In an automobile, an engine oil is used to reduce the friction and ensure smooth functioning of the various parts in an engine. Let’s take a look at the grading of motor oil by SAE.
SAE has graded gear oils as well according to its viscosity. The standards for these gradations are not the same as that of motor oils. Hence the viscosity of an SAE 50 motor oil may not essentially be less than that of SAE 90 gear oil. As a matter of fact, both these oils have the same viscosity. These oils differ from each other in quality due to the additives that are added to them.
An internal combustion engine plays a pivotal role in the functioning of the car. It works because of the reaction between fuel and air, that is the oxidation of the fuel. An engine is made up of many parts that work in tandem to make sure that the vehicle keeps running.
An engine oil comes into play to maintain the smooth functioning of the various parts of an engine and to avoid friction between them. This is largely dependent on the thickness or, technically speaking, the viscosity of the motor oil. Different oils have been given gradation according to their viscosity and these gradations have been provided by the ‘Society of Automotive Engineers’ (SAE) who take into consideration various viscosity characteristics. This society, that is based in United States, was formed by Andrew Riker and Henry Ford to bring together automobile engineers from around the world.
Higher the viscosity of the oil, more thick it will be. Whereas, a lower value of oil viscosity signifies that the oil is less thick. Thickness of oil will affect its flow as oil with higher viscosity will flow slowly, while the oil that has lower viscosity will flow faster.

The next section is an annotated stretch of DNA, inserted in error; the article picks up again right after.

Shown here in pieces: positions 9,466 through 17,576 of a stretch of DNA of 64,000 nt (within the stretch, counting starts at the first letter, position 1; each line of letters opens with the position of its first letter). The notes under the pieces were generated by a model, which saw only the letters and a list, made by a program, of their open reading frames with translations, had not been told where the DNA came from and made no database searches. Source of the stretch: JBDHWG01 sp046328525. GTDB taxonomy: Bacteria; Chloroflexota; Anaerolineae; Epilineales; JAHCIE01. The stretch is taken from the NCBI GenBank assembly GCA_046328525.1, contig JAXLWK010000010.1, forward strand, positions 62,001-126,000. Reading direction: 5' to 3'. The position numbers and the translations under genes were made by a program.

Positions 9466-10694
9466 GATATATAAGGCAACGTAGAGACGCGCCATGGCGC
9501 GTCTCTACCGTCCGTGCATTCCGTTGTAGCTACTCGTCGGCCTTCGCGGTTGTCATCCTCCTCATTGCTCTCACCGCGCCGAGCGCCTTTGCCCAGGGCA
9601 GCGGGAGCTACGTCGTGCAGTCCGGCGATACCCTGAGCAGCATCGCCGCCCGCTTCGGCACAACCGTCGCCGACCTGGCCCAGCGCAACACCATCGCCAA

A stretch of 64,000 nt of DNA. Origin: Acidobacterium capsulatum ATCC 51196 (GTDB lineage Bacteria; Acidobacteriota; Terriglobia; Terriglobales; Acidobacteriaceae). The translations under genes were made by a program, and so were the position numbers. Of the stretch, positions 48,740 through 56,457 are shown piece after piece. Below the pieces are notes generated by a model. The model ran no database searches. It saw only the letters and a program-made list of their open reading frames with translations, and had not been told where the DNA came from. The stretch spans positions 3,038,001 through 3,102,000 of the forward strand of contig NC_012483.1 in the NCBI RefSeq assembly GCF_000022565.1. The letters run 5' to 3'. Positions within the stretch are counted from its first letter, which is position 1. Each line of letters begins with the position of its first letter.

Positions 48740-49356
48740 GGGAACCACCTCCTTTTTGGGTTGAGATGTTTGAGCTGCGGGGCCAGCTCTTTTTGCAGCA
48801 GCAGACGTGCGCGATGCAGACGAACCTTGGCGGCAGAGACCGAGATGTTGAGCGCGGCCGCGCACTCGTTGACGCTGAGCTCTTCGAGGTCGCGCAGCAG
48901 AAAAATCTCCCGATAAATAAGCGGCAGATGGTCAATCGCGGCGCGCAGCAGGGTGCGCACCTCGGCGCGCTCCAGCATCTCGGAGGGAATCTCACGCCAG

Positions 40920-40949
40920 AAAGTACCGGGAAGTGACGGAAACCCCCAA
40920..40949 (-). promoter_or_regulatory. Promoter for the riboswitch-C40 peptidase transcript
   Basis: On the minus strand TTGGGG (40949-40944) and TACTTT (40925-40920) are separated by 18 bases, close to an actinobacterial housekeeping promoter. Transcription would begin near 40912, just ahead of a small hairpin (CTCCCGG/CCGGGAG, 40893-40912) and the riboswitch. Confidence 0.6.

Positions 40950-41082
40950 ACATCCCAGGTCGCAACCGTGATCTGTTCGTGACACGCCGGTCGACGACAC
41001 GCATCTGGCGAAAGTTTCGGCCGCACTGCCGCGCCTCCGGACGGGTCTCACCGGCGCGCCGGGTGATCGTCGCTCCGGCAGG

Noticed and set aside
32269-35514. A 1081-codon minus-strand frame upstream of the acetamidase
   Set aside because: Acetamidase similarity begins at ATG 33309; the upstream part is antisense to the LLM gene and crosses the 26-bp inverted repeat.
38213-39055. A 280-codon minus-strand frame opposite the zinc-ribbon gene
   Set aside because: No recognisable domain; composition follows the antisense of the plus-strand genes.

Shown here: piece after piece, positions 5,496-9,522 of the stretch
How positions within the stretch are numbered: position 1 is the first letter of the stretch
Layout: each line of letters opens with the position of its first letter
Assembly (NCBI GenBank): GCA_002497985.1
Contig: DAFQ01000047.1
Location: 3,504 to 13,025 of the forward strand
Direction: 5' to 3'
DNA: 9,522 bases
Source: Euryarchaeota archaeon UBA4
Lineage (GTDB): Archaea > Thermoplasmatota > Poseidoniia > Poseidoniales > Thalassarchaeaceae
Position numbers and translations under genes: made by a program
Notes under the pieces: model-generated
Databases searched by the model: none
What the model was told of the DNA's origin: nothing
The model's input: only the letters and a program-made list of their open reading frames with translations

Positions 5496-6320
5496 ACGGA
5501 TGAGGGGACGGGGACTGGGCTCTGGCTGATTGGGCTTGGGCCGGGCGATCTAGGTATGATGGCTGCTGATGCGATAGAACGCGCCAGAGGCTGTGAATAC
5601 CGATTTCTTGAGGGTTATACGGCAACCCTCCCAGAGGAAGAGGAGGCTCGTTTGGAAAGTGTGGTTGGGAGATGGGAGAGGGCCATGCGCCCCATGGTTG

SAE Oil Gradation
In SAE grading, the temperature at which the engine operates is also taken into consideration since it plays a vital role in defining the gradation of oil viscosity. The viscosity of oil is generally tested at 210ºF or 100ºC which is also the standard temperature inside an engine that is working properly. The can that carries such oil will not have a ‘W’ printed over it.
Now, when a can comes with a ‘W’ printed over it, the oil contained in such a can has been tested for various temperatures that are much lower than the standard operating temperatures. Such oils come in handy when used in cars that run most of the time in the areas that have a cold climate. Temperature also plays an important role in altering the viscosity of the oil. It will be relatively thinner at higher temperatures and thicker when the mercury drops downs.
The SAE rating that is printed on the oil cans will have two components. One component that will precede the ‘W’ and, as mentioned earlier, is the rating of the oil at cooler temperatures. The other component of the SAE rating is the viscosity of oil at the standard operating temperature of an automobile engine and this factor remains the same for varying ratings of operation at cold weather.
The table given below shows the requirements of the J300 standards in the year 1999.
|SAE J300 (1999) Motor Oil Grades- Low Temperature Specifications
|dynamic viscosity (mPa·s)
|SAE J300 (1999) Motor Oil Grades – High Temperature Specifications
|kinematic viscosity (cSt) low shear rate at 100 °C
|dynamic viscosity (mPa·s) high shear rate at 150 °C
|5.6 – 9.3
|9.3 – 12.5
|12.5 – 16.3
|12.5 – 16.3
|16.3 – 21.9
|21.9 – 26.1
2 15W-40, 20W-40, 25W-40
Source: Society of Automotive Engineers (SAE), December 1999
Consider a multi-graded oil 10W-20. The performance along with the viscosity of an SAE-20 oil is different at cold temperatures from what it is at 100ºC. However, this variation at lower temperatures has been avoided in 10W-20 oil by introducing additives which prevent the oil from thickening at lower temperatures. This makes the same oil readily usable in summer as well as in winter.
The 0W oil was developed mainly to be used in the workshops as it is priced on the higher side. However, it is also used outside a workshop in the areas which experience extremely low temperatures.